By Attorney Keith Morris
Special to THELAW.TV
It's a common mistake of many Americans to leave some of their most beloved family members out of their estate plans. If you have pets, making provisions for their care in the event of your death should be an important part of your estate planning process.
Because pets have shorter lifespans, it's not uncommon to assume you'll outlive them. However, in the event of an accident or unexpected illness, it's the duty of a responsible pet owner to ensure your furry family members will receive quality care even when you are unable to provide it.
Planning for the unexpected
When an accident or sudden illness strikes, pets can get lost in the fray. There are some simple precautions you can take to make sure your pets will be taken care of in these situations.
First, talk to your friends. Find at least two people who will agree to be responsible for your pets in the event of an emergency. Make sure they have keys to your house, feeding and care instructions, and the name and phone number of your pets' veterinarian.
Second, always carry a card in your wallet that lists names and phone numbers of your emergency pet guardians, and also list the names and types of pets you have.
How to include pets in your estate plan
One of the options to consider is including your pets in your will. You can designate a guardian and even leave the guardian funds to help provide for your pet. However, there are some drawbacks to this, including:
Wills cannot enforce demands. Just because you leave your cat and money to someone does not mean they are obligated to keep the pet or use the money to care for it.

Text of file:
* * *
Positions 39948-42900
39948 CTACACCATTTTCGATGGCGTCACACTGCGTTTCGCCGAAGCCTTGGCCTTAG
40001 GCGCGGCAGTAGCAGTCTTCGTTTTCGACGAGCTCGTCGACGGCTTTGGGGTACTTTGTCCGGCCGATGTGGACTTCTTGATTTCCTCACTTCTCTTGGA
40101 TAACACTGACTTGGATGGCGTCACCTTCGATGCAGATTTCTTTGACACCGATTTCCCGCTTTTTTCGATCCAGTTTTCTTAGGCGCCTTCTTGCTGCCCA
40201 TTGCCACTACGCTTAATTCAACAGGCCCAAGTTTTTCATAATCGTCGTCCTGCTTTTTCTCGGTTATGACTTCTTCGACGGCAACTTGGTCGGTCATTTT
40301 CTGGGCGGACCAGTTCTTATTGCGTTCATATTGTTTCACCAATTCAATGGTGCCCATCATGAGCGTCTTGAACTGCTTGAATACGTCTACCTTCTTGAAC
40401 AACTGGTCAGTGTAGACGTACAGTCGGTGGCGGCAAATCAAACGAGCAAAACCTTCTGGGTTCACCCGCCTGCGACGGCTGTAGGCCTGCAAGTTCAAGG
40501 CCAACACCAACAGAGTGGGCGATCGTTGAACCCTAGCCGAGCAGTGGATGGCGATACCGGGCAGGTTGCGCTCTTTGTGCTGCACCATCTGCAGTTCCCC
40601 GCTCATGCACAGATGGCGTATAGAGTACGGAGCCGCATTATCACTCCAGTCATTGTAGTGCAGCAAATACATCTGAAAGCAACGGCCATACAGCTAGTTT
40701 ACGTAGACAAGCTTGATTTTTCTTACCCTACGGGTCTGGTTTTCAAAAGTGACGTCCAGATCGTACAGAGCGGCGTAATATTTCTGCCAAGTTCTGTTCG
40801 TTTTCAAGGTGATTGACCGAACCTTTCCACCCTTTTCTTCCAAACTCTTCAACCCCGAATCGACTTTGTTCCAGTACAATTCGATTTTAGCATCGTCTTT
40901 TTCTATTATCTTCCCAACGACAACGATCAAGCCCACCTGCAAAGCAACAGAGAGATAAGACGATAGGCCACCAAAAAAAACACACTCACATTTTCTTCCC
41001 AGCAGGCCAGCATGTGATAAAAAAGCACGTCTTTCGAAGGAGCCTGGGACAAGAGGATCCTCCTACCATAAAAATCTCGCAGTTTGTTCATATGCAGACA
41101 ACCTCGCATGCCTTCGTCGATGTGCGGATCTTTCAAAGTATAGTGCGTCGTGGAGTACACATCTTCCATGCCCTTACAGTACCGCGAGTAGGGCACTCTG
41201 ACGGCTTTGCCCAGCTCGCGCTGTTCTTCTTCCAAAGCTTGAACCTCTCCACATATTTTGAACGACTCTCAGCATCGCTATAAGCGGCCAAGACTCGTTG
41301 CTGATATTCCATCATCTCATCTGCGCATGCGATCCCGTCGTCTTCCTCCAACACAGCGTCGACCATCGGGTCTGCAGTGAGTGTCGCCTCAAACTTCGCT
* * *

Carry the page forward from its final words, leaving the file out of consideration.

Wills take time. After a person dies, the probate process can take a while. It may be weeks, months, or even years before the will's stipulations are carried out, especially if there are legal issues with the document. Who will care for your pet during this time period?
Wills do not provide for incapacity. If you become seriously ill or are incapacitated in an accident, you may be unable to care for yourself, much less a pet. A will does not provide for the care of your pet in these circumstances.
To combat these issues, estate planning attorneys may recommend the use of a pet trust. A pet trust offers several additional protections for your beloved furry family members, including:
- They can provide for your pets in the event of an incapacity.
- They can avoid the issues of a prolonged probate process.
- They can control disbursement of funds for your pet's care.
It's always a good idea to discuss guardianship with the caretaker you are naming to make sure they agree to do it. Naming a secondary guardian is highly advisable, as well.
What to do if you don't have a pet guardian
If you don't have any friends or family members who would be willing to take care of your pet, there are still options. While many humane society organizations don't have the space or funding to be a designated caregiver to your pet, there are places that specialize in this type of care.
Look into pet sanctuaries that offer lifetime care for animals after their owners have died or facilities that find adoptive families for the pets of a deceased person. Before making a decision, do some research, read reviews of the facility, and schedule a visit to check out local establishments. See how pets are cared for, socialized, and exercised, and check out their policies and procedures concerning adoption.
The author, Keith Morris, is a Houston, Texas estate planning and guardianship attorney.
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